New Study on Memory Loss Not So Earth Shattering

Leah Health Guide
  • A new study published online today in the journal Alzheimer's and Dementia proves very interesting to me. Because I have vascular dementia, I am interested in anything to do with the subject. However, having been a teacher for 34 years and having lots of schooling behind me, I know the importance of looking at any study very closely. The study mentioned above is probably valid, but I wonder just how earth shattering its findings really are?

     

    In the long run, the study's findings don't seem to be anything we didn't already know. The researchers see "the accumulated effects of better education and better cardiovascular prevention among people who were over age 70 in 2002, compared with those who were over age 70 in 1993." This, they say, is contributing to less memory loss and dementia in the elderly. The study also cites that there was a higher percentage of people graduating from high school.

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    My thoughts are that this might be true, but how good was the education being taught at the time? According to what I have experienced as a teacher and looking at the "No Child Left Behind" movement, education of the past was considered to be inferior. That makes me wonder whether the length of education during that decade really has any bearing on the findings at all or if it was just one area they could grab to use as an example? In addition to this, it was already common knowledge that those with higher education and IQ had more ability to maintain their lives by slowing down and/or hiding cognitive disabilities.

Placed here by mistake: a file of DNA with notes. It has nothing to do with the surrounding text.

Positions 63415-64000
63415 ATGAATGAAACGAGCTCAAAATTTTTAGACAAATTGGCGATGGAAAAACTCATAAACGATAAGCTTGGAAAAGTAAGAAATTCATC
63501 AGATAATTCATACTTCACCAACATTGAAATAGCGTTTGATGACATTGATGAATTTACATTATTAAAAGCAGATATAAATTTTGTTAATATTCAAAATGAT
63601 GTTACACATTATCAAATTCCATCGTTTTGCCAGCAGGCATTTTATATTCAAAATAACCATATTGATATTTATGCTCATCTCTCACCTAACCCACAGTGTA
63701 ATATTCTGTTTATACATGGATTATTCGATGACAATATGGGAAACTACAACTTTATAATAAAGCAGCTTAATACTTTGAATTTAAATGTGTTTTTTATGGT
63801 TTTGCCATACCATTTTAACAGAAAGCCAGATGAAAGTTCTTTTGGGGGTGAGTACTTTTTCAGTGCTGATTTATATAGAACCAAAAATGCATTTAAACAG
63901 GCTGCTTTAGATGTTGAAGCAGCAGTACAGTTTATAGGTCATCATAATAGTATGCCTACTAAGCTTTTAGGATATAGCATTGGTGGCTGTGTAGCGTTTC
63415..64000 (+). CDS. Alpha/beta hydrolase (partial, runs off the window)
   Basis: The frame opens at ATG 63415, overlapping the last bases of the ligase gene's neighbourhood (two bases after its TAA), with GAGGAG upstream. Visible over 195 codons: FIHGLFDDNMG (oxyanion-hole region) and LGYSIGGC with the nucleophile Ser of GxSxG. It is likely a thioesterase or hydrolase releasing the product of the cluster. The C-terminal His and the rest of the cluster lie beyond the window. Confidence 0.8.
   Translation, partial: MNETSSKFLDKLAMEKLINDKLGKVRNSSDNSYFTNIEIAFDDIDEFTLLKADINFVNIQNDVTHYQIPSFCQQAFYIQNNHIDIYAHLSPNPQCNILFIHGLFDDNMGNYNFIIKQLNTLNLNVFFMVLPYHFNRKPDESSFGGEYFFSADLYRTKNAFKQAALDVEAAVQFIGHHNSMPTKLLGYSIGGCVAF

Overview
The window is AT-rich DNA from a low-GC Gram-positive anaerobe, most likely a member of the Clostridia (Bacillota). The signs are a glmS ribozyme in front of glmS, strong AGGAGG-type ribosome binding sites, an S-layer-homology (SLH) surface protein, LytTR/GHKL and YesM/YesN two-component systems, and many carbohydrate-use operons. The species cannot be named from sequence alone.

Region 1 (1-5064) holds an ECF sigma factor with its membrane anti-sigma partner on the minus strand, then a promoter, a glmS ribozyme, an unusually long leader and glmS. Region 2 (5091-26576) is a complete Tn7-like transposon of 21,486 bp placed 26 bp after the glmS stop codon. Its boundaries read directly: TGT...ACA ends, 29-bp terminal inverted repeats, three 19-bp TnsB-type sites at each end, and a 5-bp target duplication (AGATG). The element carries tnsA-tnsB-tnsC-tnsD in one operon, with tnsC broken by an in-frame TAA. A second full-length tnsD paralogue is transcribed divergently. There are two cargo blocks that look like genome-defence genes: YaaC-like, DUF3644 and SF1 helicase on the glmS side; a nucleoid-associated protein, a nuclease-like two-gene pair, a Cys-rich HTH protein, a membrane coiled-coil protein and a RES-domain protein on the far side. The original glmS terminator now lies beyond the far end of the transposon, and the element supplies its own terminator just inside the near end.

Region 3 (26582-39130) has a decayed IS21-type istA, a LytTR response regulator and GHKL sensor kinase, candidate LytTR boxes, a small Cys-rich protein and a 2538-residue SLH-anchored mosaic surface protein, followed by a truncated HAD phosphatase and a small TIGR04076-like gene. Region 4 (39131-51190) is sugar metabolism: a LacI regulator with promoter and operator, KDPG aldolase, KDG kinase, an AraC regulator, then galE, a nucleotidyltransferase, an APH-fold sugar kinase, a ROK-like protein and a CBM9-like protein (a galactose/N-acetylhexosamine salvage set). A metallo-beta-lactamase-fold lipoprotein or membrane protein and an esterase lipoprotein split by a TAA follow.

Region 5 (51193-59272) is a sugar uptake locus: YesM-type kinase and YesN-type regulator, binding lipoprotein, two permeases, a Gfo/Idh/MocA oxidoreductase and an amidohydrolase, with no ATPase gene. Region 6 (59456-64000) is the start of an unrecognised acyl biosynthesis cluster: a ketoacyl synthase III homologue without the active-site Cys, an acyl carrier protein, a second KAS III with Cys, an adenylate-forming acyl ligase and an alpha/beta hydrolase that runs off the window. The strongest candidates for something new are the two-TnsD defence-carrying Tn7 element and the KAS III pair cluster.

I applaud the efforts put forth into research on Alzheimer's and dementia. However, I wonder if we should put much stock into this particular study. Lots of other things were happening during that decade (1993-2002) which could contribute to their findings. One thing that occurred was the introduction of nicotine patches. The danger of smoking was being promoted in the public, in schools, etc. Smoking was not mentioned in the research mentioned above. Of course, there was probably less smoking going on among the more educated. Also during the decade studied was increased public awareness in personal fitness, in dietary changes, sometimes even dictated by our government.

     

    Lastly, during that time and since, our population has continued to put on weight, leading to increased heart problems and diabetes. Both of these contribute to dementia and Alzheimer's. These problems are not limited to the lowly educated or less wealthy parts of our population. These are universal problems of all our citizens. I wonder what the results would affirm if the study extended to today? I believe their study fell short of finding any real revelations about Alzheimer's.

Published On: February 20, 2008